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The Great Disconnect Image

The Great Disconnect

October 08, 2020




This is a first in a series of articles which addresses the ‘Great Disconnect’ between stock markets and the real economy and considers alternative strategies to protect your wealth from the economic impact of Covid-19.


Governments are facing the ‘Great Conundrum’ – the seemingly competing objectives of gradually unlocking economies to protect jobs and drive growth without endangering lives and overwhelming global healthcare systems. A moral dilemma which has no modern parallels.


The phased reopening of the global economy hasn’t been smooth. Many countries are struggling to bring the virus under control heightening the risk of new partial lockdowns and restrictions.


Meanwhile, hopes of developing an early vaccine which doesn’t compromise on safety, is effective in providing immunity and be widely and speedily deployed are fast receding.


Investor sentiment is also being weighed down by non-virus issues such as an upcoming US Presidential election which is blocking the path to a new USA stimulus package; with economists racing to revise downwards their growth projections for the remainder of the year.


There is a massive disconnect between asset prices and economic fundamentals which are liquidity driven (i.e. printing of money) and supported by political rhetoric – ‘of doing whatever it takes to keep the global economy afloat.’


The size of the global stimulus response already exceeds past stabilisation packages including that provided to combat the Global Financial Crisis – see graph.

Policy makers are pursuing short term policies to maintain the stability of financial markets rather than laying the foundations to drive future long- term growth.


Expanding the monetary base and increasing government spending to avoid a recession remains politically acceptable but the painful unwinding of past excesses and macro imbalances, which are necessary evils, are not on the menu.

A reasonable level of debt is the oil that lubricates the wheels of an economy but excessive over-indebtedness produces diminishing returns (i.e. less growth and deflation.)


Japan is a case in point. The level of debt spiralled out of control in the 1990’s when the real estate bubble burst. Thirty years later it remains locked in a low growth, deflationary cycle; in which the Bank of Japan needs to purchase government debt to maintain an ultra-low accommodative interest rate environment in order for the debt mountain now standing at 240% of GDP to be serviced. Significantly the Nikkei Index continues to trade circa -40% lower than its 29 December 1989 peak of 38,957.44.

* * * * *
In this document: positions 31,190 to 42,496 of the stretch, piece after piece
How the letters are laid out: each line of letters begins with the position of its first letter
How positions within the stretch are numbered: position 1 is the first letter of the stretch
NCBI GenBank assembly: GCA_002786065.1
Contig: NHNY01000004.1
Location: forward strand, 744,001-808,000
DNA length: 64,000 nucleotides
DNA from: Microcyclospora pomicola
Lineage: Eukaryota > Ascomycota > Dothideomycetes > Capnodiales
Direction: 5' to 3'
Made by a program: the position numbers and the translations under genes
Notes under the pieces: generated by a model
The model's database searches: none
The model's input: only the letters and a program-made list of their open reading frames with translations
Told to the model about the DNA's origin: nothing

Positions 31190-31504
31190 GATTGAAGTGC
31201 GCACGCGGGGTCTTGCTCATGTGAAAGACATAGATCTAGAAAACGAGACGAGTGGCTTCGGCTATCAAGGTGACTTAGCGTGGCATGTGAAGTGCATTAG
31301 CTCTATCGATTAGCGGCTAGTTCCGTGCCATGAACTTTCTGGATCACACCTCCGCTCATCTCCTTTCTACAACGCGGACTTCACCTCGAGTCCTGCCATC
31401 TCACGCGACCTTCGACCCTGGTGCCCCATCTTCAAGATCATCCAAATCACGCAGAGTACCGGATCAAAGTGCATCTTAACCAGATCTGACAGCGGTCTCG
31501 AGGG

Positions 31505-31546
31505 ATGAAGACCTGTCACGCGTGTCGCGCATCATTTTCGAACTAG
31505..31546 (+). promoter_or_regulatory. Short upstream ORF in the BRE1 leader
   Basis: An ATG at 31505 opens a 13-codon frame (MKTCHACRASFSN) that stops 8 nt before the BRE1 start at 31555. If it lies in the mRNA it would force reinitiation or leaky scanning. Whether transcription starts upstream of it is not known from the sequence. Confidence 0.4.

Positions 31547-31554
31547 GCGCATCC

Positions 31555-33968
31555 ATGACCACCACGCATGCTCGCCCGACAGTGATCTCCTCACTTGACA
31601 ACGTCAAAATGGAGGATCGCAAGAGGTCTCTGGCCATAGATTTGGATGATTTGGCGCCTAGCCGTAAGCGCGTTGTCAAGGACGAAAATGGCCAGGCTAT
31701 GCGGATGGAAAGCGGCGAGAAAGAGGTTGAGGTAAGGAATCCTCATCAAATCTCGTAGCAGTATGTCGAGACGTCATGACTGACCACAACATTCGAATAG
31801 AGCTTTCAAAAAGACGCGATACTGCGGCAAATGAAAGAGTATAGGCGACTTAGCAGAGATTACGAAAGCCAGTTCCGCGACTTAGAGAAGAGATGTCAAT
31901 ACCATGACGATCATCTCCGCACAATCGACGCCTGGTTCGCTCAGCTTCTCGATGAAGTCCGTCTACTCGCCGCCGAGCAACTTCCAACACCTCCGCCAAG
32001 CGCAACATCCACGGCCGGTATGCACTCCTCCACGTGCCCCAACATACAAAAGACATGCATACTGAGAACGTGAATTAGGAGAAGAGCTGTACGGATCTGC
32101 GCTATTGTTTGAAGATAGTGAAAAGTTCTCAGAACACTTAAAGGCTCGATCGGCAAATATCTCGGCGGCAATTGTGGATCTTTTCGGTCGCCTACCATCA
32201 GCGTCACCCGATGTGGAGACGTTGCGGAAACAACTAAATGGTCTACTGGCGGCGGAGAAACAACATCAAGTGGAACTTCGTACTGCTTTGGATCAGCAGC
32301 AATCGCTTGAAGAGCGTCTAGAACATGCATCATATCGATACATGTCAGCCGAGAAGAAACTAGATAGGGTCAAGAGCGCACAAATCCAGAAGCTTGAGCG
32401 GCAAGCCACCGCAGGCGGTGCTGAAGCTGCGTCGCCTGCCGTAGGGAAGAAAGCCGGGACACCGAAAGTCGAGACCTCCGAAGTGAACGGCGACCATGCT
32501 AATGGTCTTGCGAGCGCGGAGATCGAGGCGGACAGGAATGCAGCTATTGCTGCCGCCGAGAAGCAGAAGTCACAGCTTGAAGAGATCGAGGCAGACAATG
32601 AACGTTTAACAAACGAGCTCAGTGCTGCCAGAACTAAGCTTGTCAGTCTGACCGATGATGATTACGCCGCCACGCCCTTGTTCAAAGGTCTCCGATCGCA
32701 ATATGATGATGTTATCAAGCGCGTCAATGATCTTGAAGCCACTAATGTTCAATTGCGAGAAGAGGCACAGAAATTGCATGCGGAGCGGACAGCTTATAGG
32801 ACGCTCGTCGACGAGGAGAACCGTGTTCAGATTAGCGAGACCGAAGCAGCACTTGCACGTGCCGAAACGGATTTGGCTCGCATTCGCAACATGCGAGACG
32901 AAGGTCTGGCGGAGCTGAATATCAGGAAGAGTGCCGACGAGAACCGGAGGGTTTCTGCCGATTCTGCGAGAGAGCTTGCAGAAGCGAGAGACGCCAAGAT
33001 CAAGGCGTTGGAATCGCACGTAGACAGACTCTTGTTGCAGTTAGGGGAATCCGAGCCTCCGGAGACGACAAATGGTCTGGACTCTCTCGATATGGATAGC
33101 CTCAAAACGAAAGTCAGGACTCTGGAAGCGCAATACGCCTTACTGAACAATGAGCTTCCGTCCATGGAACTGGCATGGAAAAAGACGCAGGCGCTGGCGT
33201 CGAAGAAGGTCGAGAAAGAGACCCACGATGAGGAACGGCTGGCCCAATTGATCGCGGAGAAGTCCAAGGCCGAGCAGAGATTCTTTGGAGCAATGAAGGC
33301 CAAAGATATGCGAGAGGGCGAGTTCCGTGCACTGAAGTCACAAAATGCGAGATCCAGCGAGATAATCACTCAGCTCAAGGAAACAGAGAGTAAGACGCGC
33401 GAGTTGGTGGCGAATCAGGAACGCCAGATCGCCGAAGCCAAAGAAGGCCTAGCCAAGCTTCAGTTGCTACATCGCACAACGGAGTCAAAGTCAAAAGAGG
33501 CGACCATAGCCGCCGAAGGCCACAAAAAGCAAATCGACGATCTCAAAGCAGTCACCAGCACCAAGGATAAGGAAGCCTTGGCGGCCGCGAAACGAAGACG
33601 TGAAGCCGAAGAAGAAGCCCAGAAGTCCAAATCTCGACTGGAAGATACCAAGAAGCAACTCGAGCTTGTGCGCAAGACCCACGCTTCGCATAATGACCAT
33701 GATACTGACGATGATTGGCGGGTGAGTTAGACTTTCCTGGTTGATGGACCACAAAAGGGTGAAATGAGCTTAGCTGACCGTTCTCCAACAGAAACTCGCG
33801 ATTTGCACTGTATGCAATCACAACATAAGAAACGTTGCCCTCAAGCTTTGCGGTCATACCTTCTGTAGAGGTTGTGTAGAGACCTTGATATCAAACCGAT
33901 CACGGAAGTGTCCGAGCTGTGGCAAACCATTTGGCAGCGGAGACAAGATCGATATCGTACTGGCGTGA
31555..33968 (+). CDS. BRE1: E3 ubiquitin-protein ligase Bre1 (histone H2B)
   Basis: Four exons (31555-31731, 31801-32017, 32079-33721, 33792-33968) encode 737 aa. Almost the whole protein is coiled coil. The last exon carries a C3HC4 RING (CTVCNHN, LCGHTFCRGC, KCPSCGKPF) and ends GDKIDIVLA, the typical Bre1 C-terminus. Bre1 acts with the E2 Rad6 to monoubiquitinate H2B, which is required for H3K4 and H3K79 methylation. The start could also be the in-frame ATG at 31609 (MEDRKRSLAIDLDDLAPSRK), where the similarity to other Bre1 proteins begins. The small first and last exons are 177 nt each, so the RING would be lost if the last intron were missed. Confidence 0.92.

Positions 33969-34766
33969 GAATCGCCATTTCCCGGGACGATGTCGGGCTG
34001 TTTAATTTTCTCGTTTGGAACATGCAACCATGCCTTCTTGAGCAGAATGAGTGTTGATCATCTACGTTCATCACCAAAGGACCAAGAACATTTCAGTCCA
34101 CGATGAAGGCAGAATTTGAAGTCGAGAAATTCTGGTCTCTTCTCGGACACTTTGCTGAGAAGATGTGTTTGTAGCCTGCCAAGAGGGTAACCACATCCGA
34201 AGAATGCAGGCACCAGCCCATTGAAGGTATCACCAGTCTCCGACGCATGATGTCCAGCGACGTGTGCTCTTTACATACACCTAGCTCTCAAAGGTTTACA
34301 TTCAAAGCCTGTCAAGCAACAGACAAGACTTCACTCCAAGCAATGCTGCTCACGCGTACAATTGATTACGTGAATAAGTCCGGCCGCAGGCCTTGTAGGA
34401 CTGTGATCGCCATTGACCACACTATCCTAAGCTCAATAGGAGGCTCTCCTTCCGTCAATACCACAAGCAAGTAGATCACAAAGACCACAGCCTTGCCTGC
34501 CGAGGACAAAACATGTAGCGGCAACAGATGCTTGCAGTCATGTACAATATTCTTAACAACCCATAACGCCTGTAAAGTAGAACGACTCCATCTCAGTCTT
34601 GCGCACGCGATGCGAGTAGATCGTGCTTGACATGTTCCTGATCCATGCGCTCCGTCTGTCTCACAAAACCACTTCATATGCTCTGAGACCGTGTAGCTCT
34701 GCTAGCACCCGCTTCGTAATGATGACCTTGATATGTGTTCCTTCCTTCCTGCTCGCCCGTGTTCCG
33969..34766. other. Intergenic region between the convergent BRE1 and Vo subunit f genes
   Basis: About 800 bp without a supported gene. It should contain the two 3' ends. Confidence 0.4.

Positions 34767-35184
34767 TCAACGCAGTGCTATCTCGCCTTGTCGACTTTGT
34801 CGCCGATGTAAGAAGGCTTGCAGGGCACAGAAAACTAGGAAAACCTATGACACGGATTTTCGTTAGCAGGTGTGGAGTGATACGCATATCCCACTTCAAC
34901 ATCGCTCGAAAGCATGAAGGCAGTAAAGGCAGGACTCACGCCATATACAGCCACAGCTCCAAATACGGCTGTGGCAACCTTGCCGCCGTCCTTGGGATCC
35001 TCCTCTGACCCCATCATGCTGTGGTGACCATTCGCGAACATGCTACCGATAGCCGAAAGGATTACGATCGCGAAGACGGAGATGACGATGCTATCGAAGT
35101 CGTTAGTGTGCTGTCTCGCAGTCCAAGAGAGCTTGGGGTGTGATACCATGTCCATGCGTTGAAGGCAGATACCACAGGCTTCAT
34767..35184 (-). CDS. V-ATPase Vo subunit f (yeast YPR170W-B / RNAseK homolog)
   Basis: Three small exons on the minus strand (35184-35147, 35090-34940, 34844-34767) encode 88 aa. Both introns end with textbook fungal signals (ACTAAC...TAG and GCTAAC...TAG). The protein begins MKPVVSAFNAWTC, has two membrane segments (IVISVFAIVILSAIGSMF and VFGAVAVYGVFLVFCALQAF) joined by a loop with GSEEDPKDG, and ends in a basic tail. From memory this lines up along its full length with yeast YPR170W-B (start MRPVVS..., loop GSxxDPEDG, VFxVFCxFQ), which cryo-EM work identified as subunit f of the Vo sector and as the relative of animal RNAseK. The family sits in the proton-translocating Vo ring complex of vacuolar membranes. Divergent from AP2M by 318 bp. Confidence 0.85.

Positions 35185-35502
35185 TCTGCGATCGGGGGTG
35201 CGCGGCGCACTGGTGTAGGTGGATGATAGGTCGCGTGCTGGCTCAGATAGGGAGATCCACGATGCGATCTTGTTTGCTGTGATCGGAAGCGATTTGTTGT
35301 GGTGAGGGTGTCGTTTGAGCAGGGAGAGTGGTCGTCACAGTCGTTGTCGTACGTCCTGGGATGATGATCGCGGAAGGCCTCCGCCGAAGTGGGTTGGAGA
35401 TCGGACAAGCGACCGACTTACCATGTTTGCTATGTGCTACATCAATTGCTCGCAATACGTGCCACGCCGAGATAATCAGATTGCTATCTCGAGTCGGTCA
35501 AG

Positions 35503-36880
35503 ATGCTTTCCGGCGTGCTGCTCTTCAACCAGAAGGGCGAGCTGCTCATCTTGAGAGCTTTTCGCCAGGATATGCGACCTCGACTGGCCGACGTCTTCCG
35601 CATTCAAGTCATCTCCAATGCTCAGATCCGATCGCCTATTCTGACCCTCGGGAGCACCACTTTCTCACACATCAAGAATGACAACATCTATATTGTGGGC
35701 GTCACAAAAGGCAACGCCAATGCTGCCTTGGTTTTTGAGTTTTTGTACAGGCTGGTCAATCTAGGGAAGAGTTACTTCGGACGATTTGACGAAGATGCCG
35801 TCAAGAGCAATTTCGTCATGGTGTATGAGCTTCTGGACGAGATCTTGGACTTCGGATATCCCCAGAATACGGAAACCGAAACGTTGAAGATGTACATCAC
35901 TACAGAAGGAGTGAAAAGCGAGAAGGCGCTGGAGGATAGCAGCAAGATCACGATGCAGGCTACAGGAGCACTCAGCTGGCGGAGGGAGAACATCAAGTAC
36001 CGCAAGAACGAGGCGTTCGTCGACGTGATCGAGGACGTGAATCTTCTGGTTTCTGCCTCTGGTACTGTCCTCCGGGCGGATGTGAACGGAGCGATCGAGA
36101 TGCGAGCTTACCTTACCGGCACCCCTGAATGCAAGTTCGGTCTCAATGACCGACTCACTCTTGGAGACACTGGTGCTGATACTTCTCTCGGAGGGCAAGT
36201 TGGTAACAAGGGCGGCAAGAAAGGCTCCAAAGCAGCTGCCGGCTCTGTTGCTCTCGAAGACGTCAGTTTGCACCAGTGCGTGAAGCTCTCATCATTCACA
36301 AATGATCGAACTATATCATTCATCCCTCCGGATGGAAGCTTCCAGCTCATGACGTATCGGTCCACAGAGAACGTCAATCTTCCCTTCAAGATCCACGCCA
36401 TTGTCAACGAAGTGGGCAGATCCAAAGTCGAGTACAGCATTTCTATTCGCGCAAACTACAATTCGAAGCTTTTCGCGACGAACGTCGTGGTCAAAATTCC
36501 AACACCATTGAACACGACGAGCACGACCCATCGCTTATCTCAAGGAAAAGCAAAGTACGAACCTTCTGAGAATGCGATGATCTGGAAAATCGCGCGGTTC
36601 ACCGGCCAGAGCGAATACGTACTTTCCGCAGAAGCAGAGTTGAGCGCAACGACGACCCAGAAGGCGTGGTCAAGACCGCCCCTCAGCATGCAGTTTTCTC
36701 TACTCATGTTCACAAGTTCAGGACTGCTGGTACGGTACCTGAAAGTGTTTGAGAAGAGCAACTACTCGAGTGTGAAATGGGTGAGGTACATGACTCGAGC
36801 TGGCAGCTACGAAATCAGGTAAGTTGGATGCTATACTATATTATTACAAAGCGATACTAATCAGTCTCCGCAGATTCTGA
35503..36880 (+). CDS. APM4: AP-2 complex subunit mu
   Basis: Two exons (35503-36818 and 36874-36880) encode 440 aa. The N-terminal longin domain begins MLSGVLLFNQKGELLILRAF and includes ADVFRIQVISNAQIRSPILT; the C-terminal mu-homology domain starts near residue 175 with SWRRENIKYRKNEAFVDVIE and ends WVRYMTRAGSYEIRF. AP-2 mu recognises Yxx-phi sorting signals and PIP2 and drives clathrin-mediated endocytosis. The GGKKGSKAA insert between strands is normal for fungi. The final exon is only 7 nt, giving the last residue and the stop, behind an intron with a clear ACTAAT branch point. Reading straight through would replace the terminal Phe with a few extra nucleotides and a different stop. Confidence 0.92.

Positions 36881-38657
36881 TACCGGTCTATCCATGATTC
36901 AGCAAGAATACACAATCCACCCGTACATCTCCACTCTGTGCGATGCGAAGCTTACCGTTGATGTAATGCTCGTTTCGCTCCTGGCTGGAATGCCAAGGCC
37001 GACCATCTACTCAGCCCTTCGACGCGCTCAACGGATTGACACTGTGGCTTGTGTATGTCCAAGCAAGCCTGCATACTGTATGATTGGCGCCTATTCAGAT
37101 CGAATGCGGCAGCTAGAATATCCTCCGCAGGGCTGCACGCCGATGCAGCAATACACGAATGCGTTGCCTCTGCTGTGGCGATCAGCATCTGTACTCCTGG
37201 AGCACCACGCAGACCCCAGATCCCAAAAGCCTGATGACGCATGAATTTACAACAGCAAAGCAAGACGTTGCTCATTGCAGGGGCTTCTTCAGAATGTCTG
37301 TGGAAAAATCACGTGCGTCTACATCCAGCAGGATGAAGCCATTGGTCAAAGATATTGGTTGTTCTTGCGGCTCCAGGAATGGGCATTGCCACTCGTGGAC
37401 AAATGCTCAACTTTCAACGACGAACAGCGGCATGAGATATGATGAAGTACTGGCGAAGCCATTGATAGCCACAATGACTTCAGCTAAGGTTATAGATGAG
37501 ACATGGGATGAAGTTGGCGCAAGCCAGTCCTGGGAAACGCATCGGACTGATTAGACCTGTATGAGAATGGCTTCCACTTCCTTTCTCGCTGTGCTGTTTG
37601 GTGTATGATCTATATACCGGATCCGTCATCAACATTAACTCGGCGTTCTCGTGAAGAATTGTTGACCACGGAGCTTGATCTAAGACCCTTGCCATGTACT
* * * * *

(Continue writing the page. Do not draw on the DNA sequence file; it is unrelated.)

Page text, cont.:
We cannot resolve a debt crisis (from which we have yet to recover) through greater indebtedness. All this does is force the monetary authorities to suppress interest rates to make the debt more manageable locking the global economy in a low growth path – pushing us ever closer towards negative interest rates.


Central banks are injecting massive liquidity into the monetary system but the velocity of money (i.e. the speed at which money exchanges hands in an economy) which is a key determinant in driving economic growth is crashing producing a negative multiplier effect.


Damning evidence that the policy response (which some consider a necessary evil) is not yielding the desired economic outcomes.  See graph showing interaction between money supply, GDP and the velocity of money. 

We had weaker corporate fundamentals (i.e. declining corporate earnings) before the onset of the pandemic.  The following graph shows a disconnect between stock prices which are surging and corporate earnings in sharp decline.

And of course, the most severe quarterly global economic contraction on record; far exceeding the Global Financial Crisis and Great Depression – see graph.

Even after making allowances for the fact that stock markets are forward thinking and pricing in future economic activity Post Covid-19; the explosive rally in share prices is totally unjustifiable.


In the midst of the most brutal economic contraction on record; the US S&P500 Index trades at 25x forward earnings compared to a historical average of 16x. These extreme valuations are more noticeable when compared to past periods of economic uncertainty where it’s traded at an average of 13.6x forward PE.

Are equity markets coming to their senses or just waiting for another round of money printing to keep the party going for a while longer?


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